The difference between loving someone and making love

I have never believed that sex and love are the same thing. Sex is an instinctual behavior. All animals have sex or seek sex with one another. I assume it all started as a way to procreate and then morphed into a pleasurable act. I won’t go into all that here; this is a blog about love. I do believe that sex is one way of expressing one’s love for another, but obviously love and sex are not mutually exclusive. I believe it’s dangerous to mix the two things up. Doing so has certainly created problems for me in the past.

 

How love changes as you age

Perhaps love doesn’t change as you age, but what does change is your understanding of love and your appreciation for love. I have become cautious and fearful. Opening myself up to love someone deeply:  something I’m working on; I have a long list.

 

The joy love brings

It was only a few months ago that I lost my dog Giorgio. When I think about unconditional love, it is Giorgio that comes to mind. I am skeptical when it comes to human beings loving one another unconditionally; I may have to be convinced. I’m fairly certain that no one has ever loved me the way Giorgio loved me. I was his human. I have come to realize that only those who have had a devoted pet truly understand the bond between an animal and a human. I know it’s not just because I fed him and took care of him. It’s unlike any other love that exists and I am forever grateful for having experienced that love at least three times in my life. I’m hoping I get to have it again someday.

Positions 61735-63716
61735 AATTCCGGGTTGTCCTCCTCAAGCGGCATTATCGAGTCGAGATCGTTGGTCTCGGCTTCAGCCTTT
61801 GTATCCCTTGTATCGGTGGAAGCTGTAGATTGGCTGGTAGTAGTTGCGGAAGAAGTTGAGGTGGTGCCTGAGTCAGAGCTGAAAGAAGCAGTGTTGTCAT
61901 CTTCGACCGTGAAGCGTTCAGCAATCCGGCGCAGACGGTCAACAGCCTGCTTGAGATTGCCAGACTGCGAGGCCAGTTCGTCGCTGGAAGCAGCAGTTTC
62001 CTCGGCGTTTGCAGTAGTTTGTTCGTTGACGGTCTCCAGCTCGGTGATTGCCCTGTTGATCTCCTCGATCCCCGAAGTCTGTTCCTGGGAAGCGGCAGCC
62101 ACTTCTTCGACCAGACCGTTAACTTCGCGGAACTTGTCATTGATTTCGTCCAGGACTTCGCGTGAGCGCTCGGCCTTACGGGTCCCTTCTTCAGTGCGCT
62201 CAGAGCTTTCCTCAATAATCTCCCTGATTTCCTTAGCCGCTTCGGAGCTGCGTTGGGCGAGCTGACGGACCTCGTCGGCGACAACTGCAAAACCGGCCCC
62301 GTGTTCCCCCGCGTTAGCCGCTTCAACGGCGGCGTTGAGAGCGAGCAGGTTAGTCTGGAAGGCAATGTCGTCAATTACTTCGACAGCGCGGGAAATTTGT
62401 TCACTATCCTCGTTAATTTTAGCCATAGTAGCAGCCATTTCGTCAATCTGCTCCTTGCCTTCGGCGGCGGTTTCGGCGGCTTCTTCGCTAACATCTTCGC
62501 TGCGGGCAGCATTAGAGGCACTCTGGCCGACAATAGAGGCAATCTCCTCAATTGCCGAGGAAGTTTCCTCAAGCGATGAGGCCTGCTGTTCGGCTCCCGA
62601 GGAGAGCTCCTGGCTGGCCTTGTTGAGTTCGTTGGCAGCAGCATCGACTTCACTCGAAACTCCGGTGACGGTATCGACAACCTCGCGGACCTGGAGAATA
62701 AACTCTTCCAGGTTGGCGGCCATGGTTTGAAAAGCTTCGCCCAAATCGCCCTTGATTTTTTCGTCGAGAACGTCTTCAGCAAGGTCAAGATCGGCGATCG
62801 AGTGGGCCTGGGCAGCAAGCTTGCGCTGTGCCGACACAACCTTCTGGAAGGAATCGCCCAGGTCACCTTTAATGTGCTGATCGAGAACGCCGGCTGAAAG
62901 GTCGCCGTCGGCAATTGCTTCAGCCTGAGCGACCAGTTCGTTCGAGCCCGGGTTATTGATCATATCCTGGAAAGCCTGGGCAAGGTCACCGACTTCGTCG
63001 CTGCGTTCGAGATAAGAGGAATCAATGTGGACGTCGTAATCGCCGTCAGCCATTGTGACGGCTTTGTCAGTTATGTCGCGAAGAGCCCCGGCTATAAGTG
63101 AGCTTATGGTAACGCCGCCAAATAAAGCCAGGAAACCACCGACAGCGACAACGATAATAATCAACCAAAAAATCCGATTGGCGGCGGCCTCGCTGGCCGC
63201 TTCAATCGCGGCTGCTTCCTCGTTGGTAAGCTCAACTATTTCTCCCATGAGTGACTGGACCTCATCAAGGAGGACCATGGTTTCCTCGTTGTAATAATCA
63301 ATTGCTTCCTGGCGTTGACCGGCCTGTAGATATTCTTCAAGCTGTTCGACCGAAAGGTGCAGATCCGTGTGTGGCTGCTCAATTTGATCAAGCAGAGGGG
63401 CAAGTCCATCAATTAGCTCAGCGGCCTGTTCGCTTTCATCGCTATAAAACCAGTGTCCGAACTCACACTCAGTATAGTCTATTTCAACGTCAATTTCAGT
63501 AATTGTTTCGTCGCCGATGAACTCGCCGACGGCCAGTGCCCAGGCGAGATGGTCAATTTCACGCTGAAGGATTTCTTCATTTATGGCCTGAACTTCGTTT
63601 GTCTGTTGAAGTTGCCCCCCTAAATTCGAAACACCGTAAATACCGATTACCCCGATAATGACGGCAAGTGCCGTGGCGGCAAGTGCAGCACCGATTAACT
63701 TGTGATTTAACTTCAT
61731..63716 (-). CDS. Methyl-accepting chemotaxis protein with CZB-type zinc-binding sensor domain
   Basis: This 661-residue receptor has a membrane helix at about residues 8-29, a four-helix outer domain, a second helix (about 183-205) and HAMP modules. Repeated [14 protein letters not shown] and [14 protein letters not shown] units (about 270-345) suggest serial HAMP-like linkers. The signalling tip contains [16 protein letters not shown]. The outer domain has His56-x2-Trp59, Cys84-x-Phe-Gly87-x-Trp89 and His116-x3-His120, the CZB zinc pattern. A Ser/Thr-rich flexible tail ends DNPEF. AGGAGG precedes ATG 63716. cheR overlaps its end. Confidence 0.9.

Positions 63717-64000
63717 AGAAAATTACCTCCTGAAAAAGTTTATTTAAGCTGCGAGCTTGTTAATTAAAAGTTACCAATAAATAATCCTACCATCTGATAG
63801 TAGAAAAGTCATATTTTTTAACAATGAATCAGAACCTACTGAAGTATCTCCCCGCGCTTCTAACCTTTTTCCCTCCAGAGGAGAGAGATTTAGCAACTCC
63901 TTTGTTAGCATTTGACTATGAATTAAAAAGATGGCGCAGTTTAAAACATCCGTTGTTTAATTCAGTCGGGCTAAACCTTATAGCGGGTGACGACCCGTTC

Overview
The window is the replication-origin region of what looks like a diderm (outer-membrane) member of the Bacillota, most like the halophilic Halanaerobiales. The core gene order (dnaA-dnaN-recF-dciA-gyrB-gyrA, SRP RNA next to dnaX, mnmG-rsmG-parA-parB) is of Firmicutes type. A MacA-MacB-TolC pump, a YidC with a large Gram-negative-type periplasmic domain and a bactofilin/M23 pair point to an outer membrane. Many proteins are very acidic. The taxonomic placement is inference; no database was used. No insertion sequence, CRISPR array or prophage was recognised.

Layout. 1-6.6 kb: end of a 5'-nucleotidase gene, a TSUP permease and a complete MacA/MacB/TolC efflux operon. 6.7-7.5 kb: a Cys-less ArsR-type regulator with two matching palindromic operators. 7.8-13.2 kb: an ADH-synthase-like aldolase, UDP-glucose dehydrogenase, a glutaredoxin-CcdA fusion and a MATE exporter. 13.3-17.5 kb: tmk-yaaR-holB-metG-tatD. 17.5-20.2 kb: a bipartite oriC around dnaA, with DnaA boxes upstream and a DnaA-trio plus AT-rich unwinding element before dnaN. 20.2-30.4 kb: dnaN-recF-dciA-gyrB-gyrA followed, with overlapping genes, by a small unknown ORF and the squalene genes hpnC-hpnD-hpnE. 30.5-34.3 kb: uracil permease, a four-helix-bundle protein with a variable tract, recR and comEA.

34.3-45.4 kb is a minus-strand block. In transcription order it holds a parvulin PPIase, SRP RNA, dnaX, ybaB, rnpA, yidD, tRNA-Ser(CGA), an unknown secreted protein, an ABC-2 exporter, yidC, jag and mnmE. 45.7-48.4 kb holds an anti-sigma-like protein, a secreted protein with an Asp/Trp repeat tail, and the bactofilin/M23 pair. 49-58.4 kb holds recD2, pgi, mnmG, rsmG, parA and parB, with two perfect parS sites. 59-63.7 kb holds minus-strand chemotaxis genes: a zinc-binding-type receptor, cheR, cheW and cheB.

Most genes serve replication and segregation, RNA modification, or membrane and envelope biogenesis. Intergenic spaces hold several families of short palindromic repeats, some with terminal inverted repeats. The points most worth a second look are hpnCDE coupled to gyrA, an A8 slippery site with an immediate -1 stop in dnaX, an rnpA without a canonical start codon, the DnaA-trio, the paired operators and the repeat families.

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Giorgio posing for my friend Mauro Fermariello, an Italian Photographer. So grateful Mauro captured Giorgio for me — this was a beautiful gift I will always cherish.

Scientific proof (link)

 

The Ultimate Love

I’m not sure where I heard it first, but I think Ru Paul says it best,

“If you don’t love yourself, how in the hell you gonna love somebody else?”

When I first heard this notion of loving yourself I thought it was rubbish and I dismissed it without much thought for a long time. Then in my mid-thirties, I was sitting with my therapist and she said, “Do you love yourself?” My immediate thought was I need to find a new therapist and then I realized how much I liked her and I seriously considered her question.

In order to answer truthfully I had to spend the entire week prior to my next session pondering her question. I returned the following week and told her that I unfortunately did not like myself very much. I figured out that this is how therapists get you to stay in therapy longer — it was a hook. I jest, she convinced me to consider where this was coming from and why. I could easily blame it on my mother; she gave me permission to do so when I told her I was seeing a therapist. It would be too easy to do that so I decided to try to alter my thinking. My therapist told me that I should look in the mirror and say, I love you.” I laughed about that for weeks and then I tried it one day. It was admittedly one of the more difficult things I’ve ever done. Oh, I could say it easily, but not without laughing in my own face.

I made a conscious decision to say it to myself before falling asleep at night and to mention it in passing to myself at various times of the day — out loud by the way. After a while, like anything else, it got easier and I actually started believing it. I would buy myself flowers at the farmer’s market, put them in a vase and present them to myself with, “I love you Christopher.” Why is it so easy to do this for someone else, but so difficult for ourselves.